Recently, I have had to use the GNU debugger (gdb) connected to a Qemu instance of a RISC-V processor to step through some kernel code.
Turns out that the Linux kernel is compiled with gcc
-O2 flag for
optimizations it needs during the build. This causes several problems for a
debugger. One of them is that the gdb command
info registers will show
<optimized out>. Another issue is that single-stepping will make
the debugger appear to jump back and forth across lines of code as code is
stepped through with
step gdb commands.
To circumvent this issue, I ended up with a hack that works well. I don’t claim
this is recommended or correct, but it makes it through the build and gdb works
fine. In my debugging, I have wanted to single-step through scheduler code in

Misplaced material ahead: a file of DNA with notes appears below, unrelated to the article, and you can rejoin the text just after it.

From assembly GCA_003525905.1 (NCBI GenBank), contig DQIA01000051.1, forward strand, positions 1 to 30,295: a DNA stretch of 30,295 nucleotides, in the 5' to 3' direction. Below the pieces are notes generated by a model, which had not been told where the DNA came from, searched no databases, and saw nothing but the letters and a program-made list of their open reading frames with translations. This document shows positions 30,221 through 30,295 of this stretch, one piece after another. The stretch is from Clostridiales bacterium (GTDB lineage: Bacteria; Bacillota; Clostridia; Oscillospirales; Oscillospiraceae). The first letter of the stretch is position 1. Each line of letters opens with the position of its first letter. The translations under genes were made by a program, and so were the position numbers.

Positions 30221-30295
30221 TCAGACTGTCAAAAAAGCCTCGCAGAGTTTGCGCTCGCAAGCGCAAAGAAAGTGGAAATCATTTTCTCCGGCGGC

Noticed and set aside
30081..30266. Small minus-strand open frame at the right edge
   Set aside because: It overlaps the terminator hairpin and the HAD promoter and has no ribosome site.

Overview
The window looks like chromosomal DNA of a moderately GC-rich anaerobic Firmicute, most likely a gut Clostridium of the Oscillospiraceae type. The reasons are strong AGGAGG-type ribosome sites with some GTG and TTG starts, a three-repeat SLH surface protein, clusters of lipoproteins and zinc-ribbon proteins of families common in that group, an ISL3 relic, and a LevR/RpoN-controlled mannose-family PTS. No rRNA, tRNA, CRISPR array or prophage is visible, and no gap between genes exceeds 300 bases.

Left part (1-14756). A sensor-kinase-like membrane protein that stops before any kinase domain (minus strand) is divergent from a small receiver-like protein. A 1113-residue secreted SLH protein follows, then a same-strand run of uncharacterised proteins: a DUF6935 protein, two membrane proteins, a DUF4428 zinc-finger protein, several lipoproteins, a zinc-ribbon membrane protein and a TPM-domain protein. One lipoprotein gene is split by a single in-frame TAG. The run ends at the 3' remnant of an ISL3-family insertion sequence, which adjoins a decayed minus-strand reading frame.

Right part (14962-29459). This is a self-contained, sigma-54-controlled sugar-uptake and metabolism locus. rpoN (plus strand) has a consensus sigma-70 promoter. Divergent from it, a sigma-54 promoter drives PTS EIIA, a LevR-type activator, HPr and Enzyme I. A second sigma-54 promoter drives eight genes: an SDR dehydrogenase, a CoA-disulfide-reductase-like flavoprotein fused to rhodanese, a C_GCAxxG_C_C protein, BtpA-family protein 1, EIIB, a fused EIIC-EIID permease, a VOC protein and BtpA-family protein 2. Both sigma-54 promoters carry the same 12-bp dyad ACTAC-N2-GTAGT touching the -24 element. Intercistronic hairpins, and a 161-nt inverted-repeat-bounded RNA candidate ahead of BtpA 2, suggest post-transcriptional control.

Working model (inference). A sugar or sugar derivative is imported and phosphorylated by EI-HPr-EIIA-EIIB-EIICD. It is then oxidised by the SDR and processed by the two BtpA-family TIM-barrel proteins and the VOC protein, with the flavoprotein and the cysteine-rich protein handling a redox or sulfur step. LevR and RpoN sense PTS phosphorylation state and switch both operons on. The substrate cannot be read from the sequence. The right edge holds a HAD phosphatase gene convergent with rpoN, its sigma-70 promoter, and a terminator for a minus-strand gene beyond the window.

__schedule kernel function. For this purpose, all I have to do is add the
CFLAGS_REMOVE_core.o := -O2 CFLAGS_core.o := -O0
This works brilliantly! What do you think? Let me know in the comments.
Some more tips:
CONFIG_DEBUG_INFOis needed to ensure kernel has debug symbols for gdb to load, and ofcourse
CONFIG_FRAME_POINTERshould be enabled to ensure stack unwinding, backtraces work correctly.
CONFIG_GDB_SCRIPTSis a bunch of useful gdb scripts automatically load when a vmlinux is gdb’d.